We regularly receive emailed news releases from Multiple Sclerosis-related businesses and organizations.
The Tisch MS Research Center of New York sent us one on Tuesday, Feb. 6, 2018, that in 11 words truly shifted our outlook on living with MS:
It was as though our heads and hearts simultaneously exploded with hope and optimism.
Sure, we collectively have had MS for nearly 40 years and have heard things like this many times. So much so that if we had a dollar for every time we heard about a new drug being introduced in a way that says, “Hang on folks, this one IS the next best thing in treating your MS,” we’d have at least $4,736. For real.
But this one seems different to us.
Tisch is an independent nonprofit organization dedicated to finding the cause and a cure for MS by enthusiastically conducting medical research to “… accelerate the pace at which research discoveries translate from lab bench to bedside.”
Their researchers found a stem cell-based treatment that may reverse disability in progressive MS. These findings also build the case for showing the safety of stem cell-related treatments to promote repair and regeneration in people living with progressive forms of MS, like the kind Jennifer has.
Highlights of the research release indicate that in the post-treatment efficacy analysis:
- Study participants demonstrated a reversal of disability as determined by improved median expanded disability status scale.
- Of the 20 subjects, 70 percent had greater muscle strength and 50 percent exhibited improved bladder function.
What adds to the excitement is that these results justify the initiation of a planned FDA-approved Phase II trial in a larger group of patients. We encourage you to read the news release for more information and the research article about this exciting development in the MS research world.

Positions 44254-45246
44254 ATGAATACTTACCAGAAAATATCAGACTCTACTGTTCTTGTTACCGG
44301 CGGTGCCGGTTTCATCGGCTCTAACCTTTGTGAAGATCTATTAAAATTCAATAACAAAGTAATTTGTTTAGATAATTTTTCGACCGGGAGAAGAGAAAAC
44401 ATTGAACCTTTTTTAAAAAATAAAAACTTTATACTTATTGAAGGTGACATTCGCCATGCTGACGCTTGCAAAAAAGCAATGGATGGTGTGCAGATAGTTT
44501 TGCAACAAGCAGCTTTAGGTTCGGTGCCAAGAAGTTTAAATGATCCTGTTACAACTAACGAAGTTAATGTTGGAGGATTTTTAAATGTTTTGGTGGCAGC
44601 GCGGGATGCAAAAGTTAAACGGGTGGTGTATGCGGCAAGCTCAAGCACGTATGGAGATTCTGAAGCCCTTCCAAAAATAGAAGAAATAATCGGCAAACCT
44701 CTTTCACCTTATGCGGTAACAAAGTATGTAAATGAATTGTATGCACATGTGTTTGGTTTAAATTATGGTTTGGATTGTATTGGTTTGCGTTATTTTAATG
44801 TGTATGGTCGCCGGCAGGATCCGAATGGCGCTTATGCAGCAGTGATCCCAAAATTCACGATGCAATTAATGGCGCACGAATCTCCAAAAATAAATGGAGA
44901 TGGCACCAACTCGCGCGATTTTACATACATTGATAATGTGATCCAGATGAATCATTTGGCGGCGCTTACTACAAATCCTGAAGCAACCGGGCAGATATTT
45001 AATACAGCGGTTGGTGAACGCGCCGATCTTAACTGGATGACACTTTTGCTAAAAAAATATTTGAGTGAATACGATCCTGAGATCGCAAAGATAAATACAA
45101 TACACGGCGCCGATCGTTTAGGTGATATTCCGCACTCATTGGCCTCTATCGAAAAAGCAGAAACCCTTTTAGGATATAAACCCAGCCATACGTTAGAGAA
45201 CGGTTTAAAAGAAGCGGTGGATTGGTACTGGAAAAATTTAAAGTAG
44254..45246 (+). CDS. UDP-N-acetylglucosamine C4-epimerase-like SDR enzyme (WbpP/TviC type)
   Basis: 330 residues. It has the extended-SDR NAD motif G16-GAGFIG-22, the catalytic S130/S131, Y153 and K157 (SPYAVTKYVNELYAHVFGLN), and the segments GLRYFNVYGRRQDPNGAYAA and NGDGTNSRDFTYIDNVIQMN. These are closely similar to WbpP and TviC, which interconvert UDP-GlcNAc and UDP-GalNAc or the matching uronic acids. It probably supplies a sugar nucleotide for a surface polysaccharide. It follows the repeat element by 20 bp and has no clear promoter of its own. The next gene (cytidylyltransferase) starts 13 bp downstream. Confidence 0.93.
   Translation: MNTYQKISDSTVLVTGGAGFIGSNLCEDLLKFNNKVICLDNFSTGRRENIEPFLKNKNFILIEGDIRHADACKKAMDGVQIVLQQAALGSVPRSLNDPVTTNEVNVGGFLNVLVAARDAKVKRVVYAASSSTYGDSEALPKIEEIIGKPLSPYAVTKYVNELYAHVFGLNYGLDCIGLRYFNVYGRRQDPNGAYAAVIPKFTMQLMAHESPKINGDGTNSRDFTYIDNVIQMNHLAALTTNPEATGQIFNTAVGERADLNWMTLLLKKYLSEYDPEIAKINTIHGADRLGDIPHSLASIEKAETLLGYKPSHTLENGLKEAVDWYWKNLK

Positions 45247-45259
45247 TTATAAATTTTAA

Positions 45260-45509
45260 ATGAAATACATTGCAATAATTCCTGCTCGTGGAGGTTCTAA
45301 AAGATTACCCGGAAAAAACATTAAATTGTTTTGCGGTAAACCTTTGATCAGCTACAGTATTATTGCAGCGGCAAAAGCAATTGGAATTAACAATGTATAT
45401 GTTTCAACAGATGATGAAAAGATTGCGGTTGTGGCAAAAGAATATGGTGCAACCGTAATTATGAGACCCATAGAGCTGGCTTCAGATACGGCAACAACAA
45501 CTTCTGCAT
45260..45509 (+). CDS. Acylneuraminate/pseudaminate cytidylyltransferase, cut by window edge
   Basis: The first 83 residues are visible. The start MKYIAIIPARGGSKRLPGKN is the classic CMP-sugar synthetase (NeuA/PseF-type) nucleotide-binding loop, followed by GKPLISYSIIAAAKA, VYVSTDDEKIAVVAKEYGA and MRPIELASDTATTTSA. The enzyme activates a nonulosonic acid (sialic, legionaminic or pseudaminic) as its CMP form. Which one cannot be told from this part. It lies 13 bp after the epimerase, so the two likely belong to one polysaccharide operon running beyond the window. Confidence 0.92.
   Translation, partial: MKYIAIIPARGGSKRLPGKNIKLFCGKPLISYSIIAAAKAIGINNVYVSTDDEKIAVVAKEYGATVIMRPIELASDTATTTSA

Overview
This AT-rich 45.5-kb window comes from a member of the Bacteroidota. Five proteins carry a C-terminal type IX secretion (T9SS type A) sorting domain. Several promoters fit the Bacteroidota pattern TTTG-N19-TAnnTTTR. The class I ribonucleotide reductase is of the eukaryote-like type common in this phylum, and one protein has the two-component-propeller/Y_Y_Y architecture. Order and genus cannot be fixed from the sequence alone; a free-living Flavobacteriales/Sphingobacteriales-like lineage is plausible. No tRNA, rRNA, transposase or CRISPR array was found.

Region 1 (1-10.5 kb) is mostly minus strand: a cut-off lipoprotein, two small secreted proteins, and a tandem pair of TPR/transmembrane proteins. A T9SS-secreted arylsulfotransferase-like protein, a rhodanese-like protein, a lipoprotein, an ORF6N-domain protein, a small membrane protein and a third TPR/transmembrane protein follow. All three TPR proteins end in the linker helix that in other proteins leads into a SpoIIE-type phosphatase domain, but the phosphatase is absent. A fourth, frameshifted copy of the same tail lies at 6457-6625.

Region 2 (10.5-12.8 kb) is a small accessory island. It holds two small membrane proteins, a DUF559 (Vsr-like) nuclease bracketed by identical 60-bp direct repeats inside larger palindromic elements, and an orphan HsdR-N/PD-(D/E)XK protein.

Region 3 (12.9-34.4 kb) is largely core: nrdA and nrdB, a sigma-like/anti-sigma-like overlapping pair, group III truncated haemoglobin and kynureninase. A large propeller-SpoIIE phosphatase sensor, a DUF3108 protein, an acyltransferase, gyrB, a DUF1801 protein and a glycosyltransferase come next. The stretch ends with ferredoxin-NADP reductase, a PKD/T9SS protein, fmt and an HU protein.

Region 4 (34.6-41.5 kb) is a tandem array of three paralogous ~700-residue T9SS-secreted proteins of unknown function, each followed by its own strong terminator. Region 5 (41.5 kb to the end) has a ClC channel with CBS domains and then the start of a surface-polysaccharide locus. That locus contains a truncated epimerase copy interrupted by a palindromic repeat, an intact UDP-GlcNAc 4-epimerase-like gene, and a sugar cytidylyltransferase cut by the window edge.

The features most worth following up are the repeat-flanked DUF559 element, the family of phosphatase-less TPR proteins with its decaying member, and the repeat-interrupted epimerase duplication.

We are so encouraged by this study because it gives us further reasons to stay healthy. MS can affect our nervous systems, but we still need to eat right, exercise and take care of our overall health for times like this. It’s like living as a back-up quarterback: You have to be ready to perform if you ever get the call to get back in the game.
This also is the latest research development that specifically targets progressive forms of MS.
When we both were diagnosed, there were just three kinds of disease-modifying drugs to slow the progression of MS in people with relapsing-remitting forms of the disease, like the kind Dan has. Since then, nearly 12 new medications for people with RRMS have come on the market, but there was nothing for people with progressive forms of the disease. That is, until last year when Ocrevus was introduced as the first therapy for primary progressive MS.
It’s about time.
Seriously. All of this research takes time. We always are excited by the amount of research that is being done to treat and find a cure for MS.
And it’s always is reassuring when there are promising developments – like the Tisch research – that will help fix the damage this disease has caused.